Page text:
Wine supper: The Gilbert Scott and Langmeil Winery culinary journeyCultureFood & Drinks
When there is a stand-out dish and a stand-out wine giving birth to a perfect combination of flavours and sensory perceptions, you have to be satisfied about your meal.
The menu, designed to be paired with the selection of wine, was a journey through the fundamentals of kitchen: fish, meat, cheese, fruit; fried, braised, baked and raw.
The intention was no doubt to prove the versatility of the range proposed by the Langmeil Winery, with very high peaks but also some not entirely negligible lows: the intention was respectable, the outcome debatable.
A mélange of finger food opened the evening, paired with a 2011 dry riesling from Eden Valley. Whereas the tiny focaccias were delicious, the wine was lacking both minerality and fruitiness, the two main characteristics of a good riesling. Surely easy to drink and pleasant for an unselective palate, the lack of character is a flaw for high-end wines.
The first course was a kedgeree with smoked eel, smoked haddock, boiled egg and pearl barley standing in for the rice. I am not a big fan of dishes where each ingredient’s flavour is hard to discern, however, it has to be acknowledged that the texture and balance of Wareing’s version is rather uncommon. The pairing for the dish was another white wine from Eden Valley, a 2010 chardonnay.
The Eden Valley is a colder and more acidic soil than Barossa, making it more suitable for the burgundian grape – 2010 was a very good year after the disappointing vintages of 2008 and 2009. Partly fermented and aged in oak (30%) and partly in steel tanks (70%), the chardonnay was more complex than the riesling, but had issues with its aroma and a very vague finish.
As much as the selection so far confirmed how Australia is a difficult territory for fine white wines, the forthcoming red ones denoted an incredible mastery of full-bodied red varieties.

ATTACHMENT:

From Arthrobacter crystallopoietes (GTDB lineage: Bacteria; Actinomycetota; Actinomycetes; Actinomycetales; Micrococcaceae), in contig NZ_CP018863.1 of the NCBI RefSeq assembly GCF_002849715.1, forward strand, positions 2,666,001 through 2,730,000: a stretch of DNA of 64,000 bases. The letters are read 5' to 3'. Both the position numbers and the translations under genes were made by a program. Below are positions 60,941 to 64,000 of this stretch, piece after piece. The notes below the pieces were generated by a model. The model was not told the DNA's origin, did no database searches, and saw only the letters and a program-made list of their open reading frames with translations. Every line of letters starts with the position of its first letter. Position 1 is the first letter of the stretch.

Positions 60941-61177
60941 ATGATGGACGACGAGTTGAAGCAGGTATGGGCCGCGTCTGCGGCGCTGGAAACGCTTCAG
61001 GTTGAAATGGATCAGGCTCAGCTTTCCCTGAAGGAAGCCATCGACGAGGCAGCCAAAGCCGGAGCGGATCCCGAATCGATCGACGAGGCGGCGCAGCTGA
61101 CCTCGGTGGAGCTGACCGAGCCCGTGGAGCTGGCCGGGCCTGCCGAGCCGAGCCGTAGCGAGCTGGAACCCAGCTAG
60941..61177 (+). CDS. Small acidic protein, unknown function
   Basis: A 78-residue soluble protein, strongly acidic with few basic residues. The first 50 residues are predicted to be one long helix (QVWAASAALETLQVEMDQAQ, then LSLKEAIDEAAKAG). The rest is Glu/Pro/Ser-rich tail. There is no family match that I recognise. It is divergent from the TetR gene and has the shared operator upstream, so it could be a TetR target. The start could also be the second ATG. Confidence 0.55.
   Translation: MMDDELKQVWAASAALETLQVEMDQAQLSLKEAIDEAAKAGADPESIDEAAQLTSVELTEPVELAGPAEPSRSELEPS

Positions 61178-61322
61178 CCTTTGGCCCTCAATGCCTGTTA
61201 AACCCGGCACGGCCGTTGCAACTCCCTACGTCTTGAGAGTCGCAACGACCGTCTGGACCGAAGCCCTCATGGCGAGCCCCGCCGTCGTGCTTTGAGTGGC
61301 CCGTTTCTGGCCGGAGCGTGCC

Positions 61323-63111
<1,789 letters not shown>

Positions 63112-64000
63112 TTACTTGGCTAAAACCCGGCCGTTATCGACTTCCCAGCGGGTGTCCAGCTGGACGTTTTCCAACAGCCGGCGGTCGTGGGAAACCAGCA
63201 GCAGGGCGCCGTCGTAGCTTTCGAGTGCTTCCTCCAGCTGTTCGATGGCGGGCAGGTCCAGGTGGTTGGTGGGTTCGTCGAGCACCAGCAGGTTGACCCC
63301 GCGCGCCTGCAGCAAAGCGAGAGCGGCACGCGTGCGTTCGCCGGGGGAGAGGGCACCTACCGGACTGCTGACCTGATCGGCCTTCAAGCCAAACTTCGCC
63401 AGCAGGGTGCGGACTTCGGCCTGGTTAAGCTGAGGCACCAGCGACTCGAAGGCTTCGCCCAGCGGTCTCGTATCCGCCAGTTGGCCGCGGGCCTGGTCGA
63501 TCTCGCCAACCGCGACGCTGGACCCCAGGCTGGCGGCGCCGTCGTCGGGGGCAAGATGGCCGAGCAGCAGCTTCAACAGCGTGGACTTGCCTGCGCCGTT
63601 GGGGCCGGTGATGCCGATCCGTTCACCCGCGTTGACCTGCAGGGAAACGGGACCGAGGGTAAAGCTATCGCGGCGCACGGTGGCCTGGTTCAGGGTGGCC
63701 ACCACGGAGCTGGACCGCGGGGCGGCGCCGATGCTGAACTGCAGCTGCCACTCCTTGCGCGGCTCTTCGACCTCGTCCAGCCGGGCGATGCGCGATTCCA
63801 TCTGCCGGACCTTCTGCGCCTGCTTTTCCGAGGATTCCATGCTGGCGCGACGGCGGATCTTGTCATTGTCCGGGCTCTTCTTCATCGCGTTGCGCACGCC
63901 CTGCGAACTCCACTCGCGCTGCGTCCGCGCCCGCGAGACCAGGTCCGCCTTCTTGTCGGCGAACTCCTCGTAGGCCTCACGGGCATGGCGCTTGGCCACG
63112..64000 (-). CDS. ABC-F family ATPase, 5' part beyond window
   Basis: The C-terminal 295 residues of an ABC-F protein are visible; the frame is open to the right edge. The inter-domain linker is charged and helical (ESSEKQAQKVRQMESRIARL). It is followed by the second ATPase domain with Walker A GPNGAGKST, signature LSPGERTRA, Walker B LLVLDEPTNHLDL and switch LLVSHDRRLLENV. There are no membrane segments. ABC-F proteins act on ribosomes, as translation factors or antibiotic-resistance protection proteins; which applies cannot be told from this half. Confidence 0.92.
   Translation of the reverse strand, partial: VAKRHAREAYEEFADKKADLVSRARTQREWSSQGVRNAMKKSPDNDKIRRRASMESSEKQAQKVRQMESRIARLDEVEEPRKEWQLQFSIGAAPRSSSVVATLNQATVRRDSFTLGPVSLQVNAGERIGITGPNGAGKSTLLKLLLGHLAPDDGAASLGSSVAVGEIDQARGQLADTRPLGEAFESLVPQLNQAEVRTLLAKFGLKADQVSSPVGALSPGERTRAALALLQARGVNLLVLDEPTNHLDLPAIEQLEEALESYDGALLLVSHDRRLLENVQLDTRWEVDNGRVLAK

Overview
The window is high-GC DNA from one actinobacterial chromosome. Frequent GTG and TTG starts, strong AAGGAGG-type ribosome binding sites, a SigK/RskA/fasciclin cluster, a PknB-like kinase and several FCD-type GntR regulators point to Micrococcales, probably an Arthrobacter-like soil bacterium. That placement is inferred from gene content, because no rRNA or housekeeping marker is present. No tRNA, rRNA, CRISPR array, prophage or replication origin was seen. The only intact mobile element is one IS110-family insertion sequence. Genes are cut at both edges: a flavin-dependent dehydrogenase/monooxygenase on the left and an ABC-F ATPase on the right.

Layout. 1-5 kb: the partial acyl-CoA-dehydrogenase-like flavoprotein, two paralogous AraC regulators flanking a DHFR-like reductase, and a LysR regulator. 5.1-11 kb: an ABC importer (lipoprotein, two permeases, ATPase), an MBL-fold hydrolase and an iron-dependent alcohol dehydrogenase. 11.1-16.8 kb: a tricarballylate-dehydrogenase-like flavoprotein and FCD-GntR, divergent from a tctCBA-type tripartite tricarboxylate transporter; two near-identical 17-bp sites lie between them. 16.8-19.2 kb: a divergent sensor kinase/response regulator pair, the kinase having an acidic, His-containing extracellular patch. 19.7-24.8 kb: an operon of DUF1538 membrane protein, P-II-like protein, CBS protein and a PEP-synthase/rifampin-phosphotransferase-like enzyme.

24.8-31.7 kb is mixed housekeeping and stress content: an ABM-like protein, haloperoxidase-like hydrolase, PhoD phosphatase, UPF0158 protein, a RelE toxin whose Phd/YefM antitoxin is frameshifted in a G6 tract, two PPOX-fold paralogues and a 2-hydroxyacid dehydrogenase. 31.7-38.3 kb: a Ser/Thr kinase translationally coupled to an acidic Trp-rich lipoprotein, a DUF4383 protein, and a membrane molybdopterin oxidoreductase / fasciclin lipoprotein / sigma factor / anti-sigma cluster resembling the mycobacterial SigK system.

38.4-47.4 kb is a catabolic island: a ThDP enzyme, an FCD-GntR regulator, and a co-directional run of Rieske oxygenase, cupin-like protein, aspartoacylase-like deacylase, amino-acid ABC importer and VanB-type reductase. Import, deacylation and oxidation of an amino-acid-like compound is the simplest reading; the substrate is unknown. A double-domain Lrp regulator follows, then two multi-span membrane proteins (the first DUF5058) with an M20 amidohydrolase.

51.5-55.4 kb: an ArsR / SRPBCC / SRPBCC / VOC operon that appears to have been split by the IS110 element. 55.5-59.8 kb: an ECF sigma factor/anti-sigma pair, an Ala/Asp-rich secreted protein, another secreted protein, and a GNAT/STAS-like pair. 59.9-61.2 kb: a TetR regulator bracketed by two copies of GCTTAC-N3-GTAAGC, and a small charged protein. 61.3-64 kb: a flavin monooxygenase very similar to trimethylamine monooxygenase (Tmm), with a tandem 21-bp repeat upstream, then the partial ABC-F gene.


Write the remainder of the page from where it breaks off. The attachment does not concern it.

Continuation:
The confit shoulder of lamb is hard to describe: juicy, delicate but rich of those mouth-filling traits that only a perfectly braised meat carries. Not only the was the course perfect, but also the wines. The 2009 Valley Floor Shiraz with its full, thoroughly oaky, chocolatey flavour and cherry finish, and the 2009 Orphan Bank more elegant, spicy and with a raspberry aftertaste – due to the higher use of French oak than American. The combination of the lamb and the two Shiraz wines was absolutely sublime.
A semi-soft Cashel Blue followed, paired with a decent glass of sophisticated 2008 Blacksmith Cabernet Sauvignon, and to conclude a refreshing vanilla pannacotta with blood orange, passion fruit and orange Garibaldi. The dessert wine, a glass of 2011 Live Wire Eden Valley fizzy demi-sec riesling, was lightly revitalising but far from the excellence of the reds.
It was a night of quality, with some really good food and some really good wine, but not many surprises: Wareing shines with classic dishes and Langmeil with full-bodied red bottles.
Filippo L’Astorina, The Editor
Photos: Laura Denti
The Gilbert Scott: 48/60
For further information on Lagmeil Winery click here.
To book a table at The Gilbert Scott, St Pancras Renaissance Hotel, Euston Road, London, NW1 2AR, call 020 7278 3888 or enquire here.